Black Pride is a history to be proud of

LGBTQ Pride with the Rainbow flag

June is Pride Month for LGBTQ communities nationwide — and parades abound. As we all rev up each June for Pride, so too do the fault lines of race, gender identities, class, and more. Rainbow symbolism means little when decades-long unaddressed disparities bring us where we are today with Pride festivals: divided.

LGBTQ communities have come a long way since the Stonewall rebellion in 1969. We use this month to laud our advances. These include hate-crime laws, legalization of same-sex marriage, and making homo/transphobia a national concern, to name a few. We have gone from a disenfranchised group on the fringe of American society to mainstream society with the commercialization and corporatization of Pride.
However, communities of Queer and Trans Black, Indigenous, and people of color continue to experience Pride differently. As a predominently white event, many LGBTQ+ BIPOC revelers experienced social exclusion and cultural invisibility. And — after decades of Pride events where many LGBTQ+ BIPOC tried to be included and weren’t — Black, Asian, Latino, Indigenous, and other POC Pride events were born in search of unity, the hallmark of Pride.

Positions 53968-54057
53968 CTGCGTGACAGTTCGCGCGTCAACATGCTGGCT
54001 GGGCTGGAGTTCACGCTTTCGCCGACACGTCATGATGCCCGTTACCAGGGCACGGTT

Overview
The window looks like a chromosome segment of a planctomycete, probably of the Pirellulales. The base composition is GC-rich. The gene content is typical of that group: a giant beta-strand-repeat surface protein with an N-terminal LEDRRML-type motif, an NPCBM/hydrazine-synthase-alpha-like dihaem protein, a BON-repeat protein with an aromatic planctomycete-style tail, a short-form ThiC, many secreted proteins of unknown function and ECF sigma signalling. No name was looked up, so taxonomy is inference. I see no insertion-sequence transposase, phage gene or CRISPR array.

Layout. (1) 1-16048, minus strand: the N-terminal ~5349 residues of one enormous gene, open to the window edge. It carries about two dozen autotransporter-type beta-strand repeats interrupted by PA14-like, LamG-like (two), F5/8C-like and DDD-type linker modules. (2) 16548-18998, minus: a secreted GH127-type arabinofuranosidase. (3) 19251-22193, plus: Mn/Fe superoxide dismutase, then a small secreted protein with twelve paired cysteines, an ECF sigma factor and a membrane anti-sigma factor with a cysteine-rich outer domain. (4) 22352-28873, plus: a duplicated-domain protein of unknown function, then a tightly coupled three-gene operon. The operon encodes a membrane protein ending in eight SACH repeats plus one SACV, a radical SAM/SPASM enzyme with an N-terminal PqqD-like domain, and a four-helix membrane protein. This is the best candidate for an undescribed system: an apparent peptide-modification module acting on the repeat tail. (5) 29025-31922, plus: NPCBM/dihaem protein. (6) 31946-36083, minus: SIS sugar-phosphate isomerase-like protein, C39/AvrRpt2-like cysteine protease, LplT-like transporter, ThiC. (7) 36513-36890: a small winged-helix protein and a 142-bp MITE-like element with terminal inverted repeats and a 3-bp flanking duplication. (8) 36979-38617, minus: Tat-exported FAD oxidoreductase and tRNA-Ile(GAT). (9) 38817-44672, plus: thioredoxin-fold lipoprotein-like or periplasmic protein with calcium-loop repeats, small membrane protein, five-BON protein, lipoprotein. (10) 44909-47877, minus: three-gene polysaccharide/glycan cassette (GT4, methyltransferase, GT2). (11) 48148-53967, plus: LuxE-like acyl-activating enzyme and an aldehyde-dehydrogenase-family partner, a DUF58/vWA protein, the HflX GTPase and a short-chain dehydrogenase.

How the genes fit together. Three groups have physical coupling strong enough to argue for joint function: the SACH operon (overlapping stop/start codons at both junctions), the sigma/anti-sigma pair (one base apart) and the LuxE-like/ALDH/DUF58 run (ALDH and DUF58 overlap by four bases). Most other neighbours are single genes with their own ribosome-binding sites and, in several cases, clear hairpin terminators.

By 1999, Black Pride events had grown into the International Federation of Black Prides, Inc. The IFBP is a coalition of 29 Black Pride organizations across the country. It was formed to promote an African diasporic multicultural and multinational network of LGBTQ/Same Gender Loving Pride events and community-based organizations dedicated to building solidarity, health, and wellness and promoting unity throughout our communities. Also, in understanding the need to network and build coalitions beyond its immediate communities, IFBP formed the Black/Brown Coalition.